Accenture, a global management consulting, technology services and outsourcing company, said that telecom operators and service providers would face struggles globally as traditional operator revenue streams (voice telephony and SMS) would decline and will continue to do so.
In a report, the telecoms analysis by a Senior Manager in Accenture Nigeria, Olu Akinluyi, noted that in the near future, according to Cisco, voice will make up less than 10% of total mobile traffic.
He said that subscribers are increasingly turning to cheaper Over-The- Top, OTT, alternatives such as WhatsApp and Skype, to make calls and send messages with these OTT players having typically lower entry costs but having global reach, and pose a significant challenge to existing telecoms operators.
He said, “for example, the total number of mobile VoIP minutes is expected to grow from 15 billion in 2010 to 471 billion in 2015 (Juniper Research). Furthermore, Telecoms subscribers now have much higher expectations from their providers, and telecoms operators are scrambling to find ways of providing differentiated customer service to address the needs of their subscribers, to avoid losing them to rivals – especially now that technology has reduced the hurdles of switching between telecoms providers.”
He explained that almost all Telecoms operators are therefore looking to data services to drive growth. However, the competition for provision of data services is fierce – especially since this strategy puts them in direct competition with traditional internet service providers in many cases.
“Telecoms operators and service providers therefore now face pressures from both sides as well. Traditional revenue streams are drying up due to competition from OTT players, amongst other factors, and there is increased competition in new areas of interest. The scenario is also causing a race to the bottom on price for telecoms services.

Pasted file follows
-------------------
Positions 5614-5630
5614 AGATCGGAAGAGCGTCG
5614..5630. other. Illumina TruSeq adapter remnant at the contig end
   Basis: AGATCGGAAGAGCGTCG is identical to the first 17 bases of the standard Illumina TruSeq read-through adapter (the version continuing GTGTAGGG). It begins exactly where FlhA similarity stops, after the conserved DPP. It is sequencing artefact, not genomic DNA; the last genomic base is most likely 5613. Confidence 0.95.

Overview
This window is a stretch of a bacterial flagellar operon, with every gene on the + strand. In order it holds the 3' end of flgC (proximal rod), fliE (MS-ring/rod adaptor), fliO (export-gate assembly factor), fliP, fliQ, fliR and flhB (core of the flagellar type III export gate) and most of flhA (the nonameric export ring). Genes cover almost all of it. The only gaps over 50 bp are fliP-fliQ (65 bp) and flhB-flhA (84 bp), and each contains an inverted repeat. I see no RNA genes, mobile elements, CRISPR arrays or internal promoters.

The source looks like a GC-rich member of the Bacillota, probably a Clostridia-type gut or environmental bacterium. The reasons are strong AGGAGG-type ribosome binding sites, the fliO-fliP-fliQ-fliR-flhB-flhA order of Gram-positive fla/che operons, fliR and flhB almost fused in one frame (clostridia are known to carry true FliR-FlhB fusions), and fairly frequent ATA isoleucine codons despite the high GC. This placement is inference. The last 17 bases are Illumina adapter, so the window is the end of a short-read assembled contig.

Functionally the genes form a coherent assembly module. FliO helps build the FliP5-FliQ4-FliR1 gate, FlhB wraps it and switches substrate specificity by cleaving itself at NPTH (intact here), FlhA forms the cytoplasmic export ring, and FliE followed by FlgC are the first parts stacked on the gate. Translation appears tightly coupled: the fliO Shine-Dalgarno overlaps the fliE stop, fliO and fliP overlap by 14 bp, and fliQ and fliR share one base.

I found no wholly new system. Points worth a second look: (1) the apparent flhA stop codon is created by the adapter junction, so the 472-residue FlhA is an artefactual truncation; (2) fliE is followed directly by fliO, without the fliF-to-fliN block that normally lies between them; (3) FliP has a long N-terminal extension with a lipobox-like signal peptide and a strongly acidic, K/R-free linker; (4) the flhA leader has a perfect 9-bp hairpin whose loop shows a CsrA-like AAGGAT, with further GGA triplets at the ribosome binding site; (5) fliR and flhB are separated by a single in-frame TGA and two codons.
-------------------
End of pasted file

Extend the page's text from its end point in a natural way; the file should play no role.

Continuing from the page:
“Competition is supposed to be a good thing for consumers. It is meant to create a situation in which they get the best value and price, for goods and services.
“At the moment, consumers have never had it better – they can choose their devices from an increasing list of manufacturers at constantly decreasing prices, choose their connectivity from a bouquet of offers with constantly decreasing prices, and choose their applications from a collection of low cost or free options. However, at some point this competition could turn out to be a poisoned chalice.”
He however, asked that what happens if device manufacturers and telecoms operators start, continue, going out of business? Now that consumers’ appetite has been whet, is it sustainable to continue to expect prices to drop? Should regulators be doing more to ensure an even playing field? Should governments do anything to protect their companies from global competition? Should the principles of free markets be allowed to prevail?
“A lot of difficult questions need to be asked and answered in the global telecoms industry – and these questions equally to the local industry. For example, the Nigerian Communications Commission, NCC, has issued 4G licenses to wireless internet providers to ensure that Nigerian subscribers have access to affordable, and widely available, data services.
“However, licenses have not yet been made available for auction to mobile operators. These operators face increasing pressure as traditional revenue streams are being eroded by OTT players for example, and this erosion is encouraged by the presence of these new wireless internet service providers.
“As a result, these mobile operators may not be able to compete effectively as they have to use their limited spectrum to provide the Quality of Service, QoS, guarantees that traditional voice services demand, whilst trying to compete against providers who do not have this challenge.
“OTT players such as WhatsApp do not have a physical presence in most countries in which their services are used, and therefore do not pay taxes or provide jobs in those countries.
“Again, whilst consumers benefit from better and cheaper services, what happens if mobile operators, who have paid millions of dollars in license fees, and spent millions more on equipment, begin to shed jobs? What happens if tax revenues from these mobile operators decrease?
“Whilst competition can be a very useful tool in providing value to consumers, it can also create scenarios which undermine the benefits it is meant to provide.
Akinluyi therefore advised that to ensure a vibrant telecoms sector, it must include maintaining a healthy balance between competitive policies, to provide value for consumers, and policies aimed at ensuring that companies can continue to thrive and provide jobs, benefits to shareholders, as well as tax revenue.

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